This is a guest post by Ethan Waldman, founder of Cloud Coach.
Apparently everybody is trying to get a piece of the ‘email overwhelm’ business these days.
All this renewed focus on email isn’t necessarily a bad thing, though. The companies that make email software are finally getting around to realizing that unless their users are total email ninjas, the email software they’ve written is just plain useless up against today’s typical volume of email.
This increased awareness leads to more competition between email providers, more third party services at better prices, and more awesome ideas floating around the internet on how to deal with email overwhelm.
Handling a large volume of email is no longer a problem that just mid-level corporate managers have to deal with. It’s a problem for everyone, and there are two ways you can deal with it:
The first is to actively try to get less email. There are some fairly obvious ways (unsubscribe from newsletters, stop giving out your email address, etc.) to deal with this and other less obvious ones. I’ll share a resource that I created that addresses this strategy later in this post. Today I’m going to focus on a different strategy:
Use new tactics and/or software to cope with the volume you already have.
The basics: In this technique your goal is to keep your inbox empty at all times. The idea is that your inbox should be what its name says: the place where new email comes and is processed from. If you receive an email that you aren’t going to respond to right away, you still remove it from your inbox into a folder or folders that that you’ll return to later. If you use Gmail, the star is perfect for this function.
I’ve seen many variations of this technique over the last few years, and always find myself drawn to the simplicity.
Here’s where it breaks down: It’s easy to get drawn back into using your inbox as a to-do list. Even more frightening, I found that when I had a lot in my inbox, I forgot about the stuff that I archived to my “todo” folder and just focused on the newest email, even when there was more pressing (or more overdue) stuff in my archive folder.
[note: not sure what the archive is? see this]
As I mentioned in the intro, Dropbox recently bought the Mailbox startup for a lot of money. Why? Because they had a beta version of an amazing App that already had a giant waiting list and rave reviews. And was the hype worth it?
I think so. I’m still using Mailbox on my iPhone alongside the native email client, and I find myself wishing that it was available for my Mac and Windows machines as well.
Mailbox is great because it takes the power of the Archive Everything technique and adds some intelligence. If the Archive everything technique is a meat cleaver, then Mailbox is a scalpel.
Again, the idea is to get to inbox zero by either dealing with messages right away or saving them for later, but Mailbox adds a few nuances. You really have 4 choices with every message in mailbox: You can archive it, delete it, have it come back to your inbox at a later date, or be moved to a list.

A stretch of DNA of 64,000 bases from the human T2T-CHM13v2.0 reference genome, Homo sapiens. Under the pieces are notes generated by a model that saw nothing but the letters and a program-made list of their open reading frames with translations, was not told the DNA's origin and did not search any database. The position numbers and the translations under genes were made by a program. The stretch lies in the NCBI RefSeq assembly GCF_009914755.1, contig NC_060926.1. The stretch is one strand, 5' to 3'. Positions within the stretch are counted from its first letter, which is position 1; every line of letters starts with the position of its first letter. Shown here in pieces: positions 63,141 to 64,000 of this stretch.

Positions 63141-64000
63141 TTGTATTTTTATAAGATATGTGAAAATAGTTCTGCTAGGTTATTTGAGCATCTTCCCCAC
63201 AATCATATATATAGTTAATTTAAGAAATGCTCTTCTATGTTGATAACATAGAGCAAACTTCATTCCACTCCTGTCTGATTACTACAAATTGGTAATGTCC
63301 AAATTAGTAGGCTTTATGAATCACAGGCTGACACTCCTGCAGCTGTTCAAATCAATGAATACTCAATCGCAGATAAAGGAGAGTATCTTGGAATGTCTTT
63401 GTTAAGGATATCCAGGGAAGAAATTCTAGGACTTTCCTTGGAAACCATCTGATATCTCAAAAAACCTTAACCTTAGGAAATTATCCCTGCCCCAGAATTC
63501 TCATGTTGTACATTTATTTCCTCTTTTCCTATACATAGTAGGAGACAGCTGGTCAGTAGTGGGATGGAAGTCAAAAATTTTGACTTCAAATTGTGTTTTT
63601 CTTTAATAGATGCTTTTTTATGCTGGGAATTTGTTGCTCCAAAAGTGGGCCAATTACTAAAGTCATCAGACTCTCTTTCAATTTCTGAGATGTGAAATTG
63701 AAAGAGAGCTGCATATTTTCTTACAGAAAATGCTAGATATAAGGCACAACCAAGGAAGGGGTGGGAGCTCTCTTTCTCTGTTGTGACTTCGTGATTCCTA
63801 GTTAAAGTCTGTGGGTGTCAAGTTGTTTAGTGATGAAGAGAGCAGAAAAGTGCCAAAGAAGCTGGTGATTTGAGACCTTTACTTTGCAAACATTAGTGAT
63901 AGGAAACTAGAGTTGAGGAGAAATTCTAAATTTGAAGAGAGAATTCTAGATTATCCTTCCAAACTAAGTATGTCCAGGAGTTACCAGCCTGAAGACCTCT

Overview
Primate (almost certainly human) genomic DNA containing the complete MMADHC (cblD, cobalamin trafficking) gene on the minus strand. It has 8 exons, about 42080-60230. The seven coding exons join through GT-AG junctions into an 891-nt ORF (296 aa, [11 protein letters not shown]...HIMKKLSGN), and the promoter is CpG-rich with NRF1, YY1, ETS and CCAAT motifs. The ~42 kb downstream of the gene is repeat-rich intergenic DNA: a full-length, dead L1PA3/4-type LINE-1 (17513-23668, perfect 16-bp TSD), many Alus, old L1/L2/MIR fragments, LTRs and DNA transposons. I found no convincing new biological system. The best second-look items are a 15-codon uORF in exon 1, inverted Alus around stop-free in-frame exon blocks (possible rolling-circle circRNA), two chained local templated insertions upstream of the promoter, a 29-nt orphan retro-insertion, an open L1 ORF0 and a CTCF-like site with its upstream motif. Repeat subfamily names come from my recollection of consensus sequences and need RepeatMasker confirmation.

This is all accomplished with swipes of the finger.
A quick swipe to the right allows you to defer the message for This evening, Tomorrow, Next Week, etc. A long swipe allows you to file the email into some other action-oriented folders: To Read, To Print, etc.
Where does it break down? Well, it hasn’t yet for me. I do find myself wishing it could also talk to my non-gmail accounts so I could get everything in one place. I’m still using Apple’s Mail app for other email.
Automated Inbox Bliss
At my blog Cloud Coach, I’ve done a bit of writing about inbox automation. Specifically, this is using the filters feature built into Google’s Gmail to create customized rules that help you organize your email before you even read it.
The beauty of this technique is that it works with whatever other programs or methods you happen to be using at the time. Automating your inbox means you don’t have to take time to file message from your mom in the “Mom” folder. Gmail automatically takes care of this based on a rule you set up once and you never have to revisit again.
Another nice thing about automating your inbox, is that you can build a system that works exactly as you want it- you have as much control as you want to make certain messages go to certain places. All it takes is setting up another filter in Gmail. This technique even works outside of gmail because most desktop email software has some kind of Rules feature.
The downside? Well, it takes time to build up a system that accounts for everything. And every time you introduce a new element into your system (like a new newsletter subscription, a new frequently emailed contact, etc.), you’ll need to keep up with it all by creating a new filter.
Which to choose?
Regardless of what system you choose, the most important thing is to be consistent. Starting the Archive Everything technique and then switching to Mailbox will be an awkward transition.
In the comments: What are some questions you have about managing email overwhelm? What are some ways you’ve been able to cope?
About the Author: Ethan Waldman helps people live and work in harmony with technology at the Cloud Coach blog. Right now, many people are using his free Email Ninja Kit to liberate themselves from email hell.